Warren Buffett is a magnificent teacher, and if you’re a do-it-yourself retail investor, it often pays enormous dividends over the long-term to pay attention to his commentary. He’s the world’s greatest investor, but he also goes out of his way to look after the little guy (beginner investors) in an arena that can be daunting, to say the least.
Every once in a while, Buffett issues a warning, and if you can heed his warning, you can navigate many pitfalls set forth by a corrupt few. In many instances, these pitfalls are easily avoidable, but in other circumstances, it’s notoriously difficult for a new investor with a limited (but growing) knowledge of accounting and the stock market to incorporate into their investment decision-making process.
Consider Buffett’s most recent annual letter to Berkshire Hathaway Inc. shareholders. The biggest takeaway, I believe, was his warning of the trend of management “adjusted earnings,” which may mislead many retail investors who aren’t already knowledgeable in interpreting a company’s financial statements.
“…a management that regularly attempts to wave away very real costs by highlighting ‘adjusted per-share earnings’ makes us nervous. That’s because bad behaviour is contagious: CEOs who overtly look for ways to report high numbers tend to foster a culture in which subordinates strive to be ‘helpful’ as well,” said Buffett. “Charlie and I cringe when he hear analysts talk admiringly about managements who always ‘make the numbers.’ In truth, business is too unpredictable for the numbers always to bet net. Inevitably, surprises occur. When they do, a CEO whose focus is centred on Wall Street will be tempted to make up the numbers.”
That’s a lot to chew off for a beginner investor, especially one who’s not well versed in the accounting process. New investors should not shrug off this warning, however, as there are dire consequences for treating “adjusted earnings” as gospel.
Adjusted short-term earnings numbers and their potential effect on ratios may mislead many investors, as well as analysts who don’t ensure full due diligence by “counter-adjusting” the numbers to form a more accurate and fair representation of a company’s progress for a given period.
That’s alarming indeed. And while a third-party auditor is required to thoroughly analyze a company’s financial results (and accounting process), the fact of the matter is that it’s one auditor versus a knowledgeable team of folks producing a company’ financial statements. It’s these folks who may be incentivized to adjust results in their favour to raise a company’s stock price over the near-term, even if that means a potentially less accurate representation to the general public.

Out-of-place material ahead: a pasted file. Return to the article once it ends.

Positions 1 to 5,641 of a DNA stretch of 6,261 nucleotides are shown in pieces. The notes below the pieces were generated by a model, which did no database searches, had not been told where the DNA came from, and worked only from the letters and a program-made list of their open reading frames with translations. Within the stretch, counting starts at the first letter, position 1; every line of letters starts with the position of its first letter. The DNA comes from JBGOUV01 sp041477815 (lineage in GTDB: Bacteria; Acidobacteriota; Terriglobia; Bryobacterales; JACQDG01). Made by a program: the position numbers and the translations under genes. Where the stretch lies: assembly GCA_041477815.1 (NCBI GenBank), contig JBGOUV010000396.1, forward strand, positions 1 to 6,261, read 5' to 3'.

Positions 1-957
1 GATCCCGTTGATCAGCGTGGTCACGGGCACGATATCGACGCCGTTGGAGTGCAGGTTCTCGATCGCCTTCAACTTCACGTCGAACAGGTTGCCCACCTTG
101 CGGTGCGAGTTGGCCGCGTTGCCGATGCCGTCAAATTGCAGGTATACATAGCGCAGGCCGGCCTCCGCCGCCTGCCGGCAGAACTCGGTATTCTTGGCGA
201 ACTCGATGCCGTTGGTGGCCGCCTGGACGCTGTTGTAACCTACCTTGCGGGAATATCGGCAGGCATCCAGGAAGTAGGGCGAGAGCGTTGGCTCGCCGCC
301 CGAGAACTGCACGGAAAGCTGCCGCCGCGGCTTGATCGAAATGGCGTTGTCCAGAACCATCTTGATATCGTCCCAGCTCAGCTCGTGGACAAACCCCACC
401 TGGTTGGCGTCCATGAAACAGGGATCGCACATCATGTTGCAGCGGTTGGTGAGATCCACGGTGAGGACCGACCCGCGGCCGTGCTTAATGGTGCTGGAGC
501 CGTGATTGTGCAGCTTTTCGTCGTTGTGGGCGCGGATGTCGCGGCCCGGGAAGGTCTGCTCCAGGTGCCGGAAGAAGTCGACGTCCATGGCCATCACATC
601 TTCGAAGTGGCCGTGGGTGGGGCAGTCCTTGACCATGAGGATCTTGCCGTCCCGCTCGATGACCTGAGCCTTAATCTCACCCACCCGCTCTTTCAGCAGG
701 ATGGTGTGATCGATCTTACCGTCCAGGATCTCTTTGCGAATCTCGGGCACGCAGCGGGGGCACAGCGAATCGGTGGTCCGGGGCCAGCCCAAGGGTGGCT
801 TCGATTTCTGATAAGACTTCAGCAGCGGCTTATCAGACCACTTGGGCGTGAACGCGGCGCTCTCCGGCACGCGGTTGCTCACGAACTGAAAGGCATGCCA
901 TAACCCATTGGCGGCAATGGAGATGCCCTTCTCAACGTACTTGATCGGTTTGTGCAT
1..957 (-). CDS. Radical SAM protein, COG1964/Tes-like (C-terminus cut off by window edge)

Although there are accounting standards in place, management teams can get pretty crafty by testing the boundaries of reporting methods, which require a high degree of discretion.
Not all companies have a dark secret to hide like Valeant (now known as Bausch Health Companies Inc. (TSX:BHC)(NYSE:BHC) did a few years ago. Given a range of reporting options, management may simply opt to go with the one that will mean better results for a given quarter, even if it misrepresents the actual performance and leads to seemingly poorer results in future quarters.
How can new investors protect themselves?
Accounting procedures can be ridiculously complicated. And in some instances, analysts may not be making the proper “counter-adjustments” to financial statements to obtain a more accurate picture of a company’s performance for a given quarter. That means that some analysts may also be misled by management, which will in turn, mislead even more retail investors.
For a new investor, accounting can be intimidating, even dull. We want to discover stocks of wonderful businesses, not audit complexities within financial results!
Thus, in addition to considering analyst commentaries or reports, investors should also look at insider trading activities and stay up to date on news regarding a company’s reputation for accounting mishaps.
Look for auditor’s notes within financial statements to get a better grasp of accounting methods a company implements. The more conservative the methods, the better.
Moreover, spotting exorbitant insider selling activities may be an indication that results that were “artificially boosted” in the past may be brought back down to Earth.
Stay hungry. Stay Foolish.
This article represents the opinion of the writer, who may disagree with the “official” recommendation position of a Motley Fool premium service or advisor. We’re Motley! Questioning an investing thesis — even one of our own — helps us all think critically about investing and make decisions that help us become smarter, happier, and richer, so we sometimes publish articles that may not be in line with recommendations, rankings or other content.
Fool contributor Joey Frenette has no position in any of the stocks mentioned. The Motley Fool owns shares of Bausch Health Companies.